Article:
Bee Heaven, hedges white with blackthorn, grass yellow
with dandelions. If only we had a few bees...
All that day we listened out expecting her to pop back up. I called, whistled and tapped my plastic feed beaker on the gate-piers. I walked up the lane and round those gardens to look and even walked the dogs deliberately eastward to Shannon's Cross instead of west to the bridge. No sign. No sad squashed body on the road and no pathetic slew of feathers among the grass. The previous owner (Dawn R) tells us that she "has form" and is a bit of a wanderer  and has also at some stage in her past, been found sitting on a stash of 32 unfertilized eggs, so we are clinging to those hopes but we may never know. Has she been snatched by a predator? (Fox, mink, pine marten, dog, cat, car driver with an appetite for roast Guinea Fowl, local farmer with gun? Who knows?) Is she just plain lost or even exploring, still looking for her late mate?

Hornwort in the big pond
Our work here is mainly about weeding those bits which we have not been able to get onto due to the wet but which are now running away with weeds, the 'allotment' and the raised bed by the car port. We are also gearing up for some imminent happy events. We add a 'lip' to the rabbit's bed chamber to stop the baby kittens from being able to fall downhill out onto the grass, and also to make sure that when Goldie gets up from her nest having fed the babies, any kits still clinging to her teats are gently rubbed off as she climbs out.

Rhubarb and Ginger Jam under construction.
We have also had to cut a larger hole in the former-rabbit Maternity unit 'bedroom' wall because we will let the Buff Orpington broody have her hatch in there (where she is) but she's a big girl and would not be able to get into the open mesh-fronted bit of the 'hutch'. The doorway as it was was only rabbit sized - 6 by 6 inches - that would be a tight squeeze for our rather Mumsy Mum-to-be. We have also heard from Anne and Simon that they are doing the Hubbard Run again this year - they drive all the way to the border to a commercial hatchery where they know the people and are let take away our relatively tiny order of a few dozen one-day-old Hubbards.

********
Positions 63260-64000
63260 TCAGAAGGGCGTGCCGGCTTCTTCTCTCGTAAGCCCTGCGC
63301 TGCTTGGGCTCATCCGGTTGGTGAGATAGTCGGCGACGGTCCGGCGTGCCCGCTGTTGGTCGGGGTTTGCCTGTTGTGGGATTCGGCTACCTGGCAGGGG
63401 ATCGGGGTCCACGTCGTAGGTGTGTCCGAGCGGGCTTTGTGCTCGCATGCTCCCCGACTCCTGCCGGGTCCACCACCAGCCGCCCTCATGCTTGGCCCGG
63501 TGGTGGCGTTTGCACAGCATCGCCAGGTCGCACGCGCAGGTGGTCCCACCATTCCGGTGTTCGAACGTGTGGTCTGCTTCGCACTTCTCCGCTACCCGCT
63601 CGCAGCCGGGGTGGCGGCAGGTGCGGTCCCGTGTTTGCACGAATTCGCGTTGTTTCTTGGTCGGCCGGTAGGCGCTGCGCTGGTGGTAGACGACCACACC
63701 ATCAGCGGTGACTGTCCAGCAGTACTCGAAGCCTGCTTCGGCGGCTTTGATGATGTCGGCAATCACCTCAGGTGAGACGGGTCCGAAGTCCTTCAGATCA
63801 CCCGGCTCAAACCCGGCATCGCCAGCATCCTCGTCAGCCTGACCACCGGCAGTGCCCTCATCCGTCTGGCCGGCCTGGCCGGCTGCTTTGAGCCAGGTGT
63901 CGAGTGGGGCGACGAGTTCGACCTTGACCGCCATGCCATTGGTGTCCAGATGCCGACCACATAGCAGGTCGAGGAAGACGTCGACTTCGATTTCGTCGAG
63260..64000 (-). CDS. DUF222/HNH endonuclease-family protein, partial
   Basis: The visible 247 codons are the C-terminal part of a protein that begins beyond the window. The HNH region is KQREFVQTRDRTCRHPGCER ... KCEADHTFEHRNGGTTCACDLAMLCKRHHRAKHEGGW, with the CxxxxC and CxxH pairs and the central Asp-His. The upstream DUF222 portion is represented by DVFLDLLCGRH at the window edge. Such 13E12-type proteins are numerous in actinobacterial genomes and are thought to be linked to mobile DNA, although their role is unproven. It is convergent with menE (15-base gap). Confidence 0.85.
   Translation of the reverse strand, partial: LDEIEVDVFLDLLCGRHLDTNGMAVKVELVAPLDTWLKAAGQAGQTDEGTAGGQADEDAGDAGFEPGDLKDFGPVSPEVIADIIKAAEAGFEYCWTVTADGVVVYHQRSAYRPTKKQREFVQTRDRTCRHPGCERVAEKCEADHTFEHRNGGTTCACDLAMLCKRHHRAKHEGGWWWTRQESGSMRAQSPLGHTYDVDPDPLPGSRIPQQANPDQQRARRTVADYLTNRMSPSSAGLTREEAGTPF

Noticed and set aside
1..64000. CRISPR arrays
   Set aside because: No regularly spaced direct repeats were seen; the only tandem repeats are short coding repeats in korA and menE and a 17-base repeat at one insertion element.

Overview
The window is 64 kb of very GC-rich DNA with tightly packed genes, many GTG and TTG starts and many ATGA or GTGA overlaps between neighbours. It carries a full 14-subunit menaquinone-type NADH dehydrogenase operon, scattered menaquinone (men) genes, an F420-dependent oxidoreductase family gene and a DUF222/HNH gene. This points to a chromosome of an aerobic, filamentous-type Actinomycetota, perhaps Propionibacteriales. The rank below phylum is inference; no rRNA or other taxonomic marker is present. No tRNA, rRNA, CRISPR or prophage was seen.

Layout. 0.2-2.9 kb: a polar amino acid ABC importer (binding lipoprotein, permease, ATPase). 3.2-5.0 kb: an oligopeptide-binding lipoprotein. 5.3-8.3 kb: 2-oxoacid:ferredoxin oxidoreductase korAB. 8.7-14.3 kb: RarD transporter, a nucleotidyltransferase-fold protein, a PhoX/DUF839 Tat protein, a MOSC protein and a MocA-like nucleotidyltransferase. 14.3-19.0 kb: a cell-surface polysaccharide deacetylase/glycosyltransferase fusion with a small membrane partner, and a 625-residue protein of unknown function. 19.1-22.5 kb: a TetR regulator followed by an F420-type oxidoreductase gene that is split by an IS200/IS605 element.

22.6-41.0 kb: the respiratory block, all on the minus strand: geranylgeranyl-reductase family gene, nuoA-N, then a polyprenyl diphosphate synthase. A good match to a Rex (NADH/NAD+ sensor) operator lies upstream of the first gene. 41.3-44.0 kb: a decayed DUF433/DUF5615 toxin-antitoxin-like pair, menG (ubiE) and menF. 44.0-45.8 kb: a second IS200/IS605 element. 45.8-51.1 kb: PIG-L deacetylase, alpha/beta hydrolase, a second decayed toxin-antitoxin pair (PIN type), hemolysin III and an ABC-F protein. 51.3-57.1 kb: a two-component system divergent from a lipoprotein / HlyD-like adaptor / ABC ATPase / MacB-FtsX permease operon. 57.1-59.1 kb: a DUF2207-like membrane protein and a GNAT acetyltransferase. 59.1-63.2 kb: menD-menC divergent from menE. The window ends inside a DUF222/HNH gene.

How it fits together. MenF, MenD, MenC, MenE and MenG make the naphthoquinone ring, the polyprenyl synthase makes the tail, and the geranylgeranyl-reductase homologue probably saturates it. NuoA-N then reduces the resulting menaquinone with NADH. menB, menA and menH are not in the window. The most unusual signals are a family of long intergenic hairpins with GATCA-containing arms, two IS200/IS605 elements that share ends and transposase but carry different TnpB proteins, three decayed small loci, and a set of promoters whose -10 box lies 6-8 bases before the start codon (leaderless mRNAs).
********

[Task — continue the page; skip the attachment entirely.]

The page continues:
Lovage coming up well in the
Kitchen garden
These places do most of their sales by the tens of thousands and would not generally entertain Joe Public, but A+S were in the business and are known, so they make the exception. We benefit by being able to buy just the 12 and Anne collects in one go for a number of 'customers'. These birds are due next Thursday afternoon, so we need to be ready with a warmed brood-box (Infra red lamp etc) although we are half wondering whether we might be able to work a fiddle with either Broody Betty, who has shown no broody urge yet this year, or Mrs Buff who is sitting on 7 eggs, due date 7 days later. Would she notice if she suddenly went from 7 to 19 chicks, 12 of which were a bit bigger? Ah well. Watch this space.


anne wilsn said...

Mrs Buff might just take the chicks but would certainly abandon the eggs a day or so later.

Matt Care said...

Don't worry Anne, we were only dreaming. Mrs Buff is not due to hatch till a full week after the Hubbards arrive, so they'd be a bit big for her to take them on. Also, this is her first time at it and she's not doing a very good job. She keeps breaking the eggs and/or letting them leak out from under her skirts and go cold. She only has three left at this stage and may well get down to zero and give up on the job before the Hubbards arrive!

anne wilson said...

Our Buff is sitting tight, rather too tight, she has to be physically removed from the nest in the hope of her taking food, water and to have a ...., she objects very loudly and just hops back into the nest without eating or drinking, we hope she is doing her feeding early in the morning while it's still quite and no one's around.

Matt Care said...

Ours sits tight and is, like yours, quite aggressive and shouty, but she just doesn't seem to have a clue about pulling all the eggs back under her and sits oblivious to the slew of eggs scattered around her.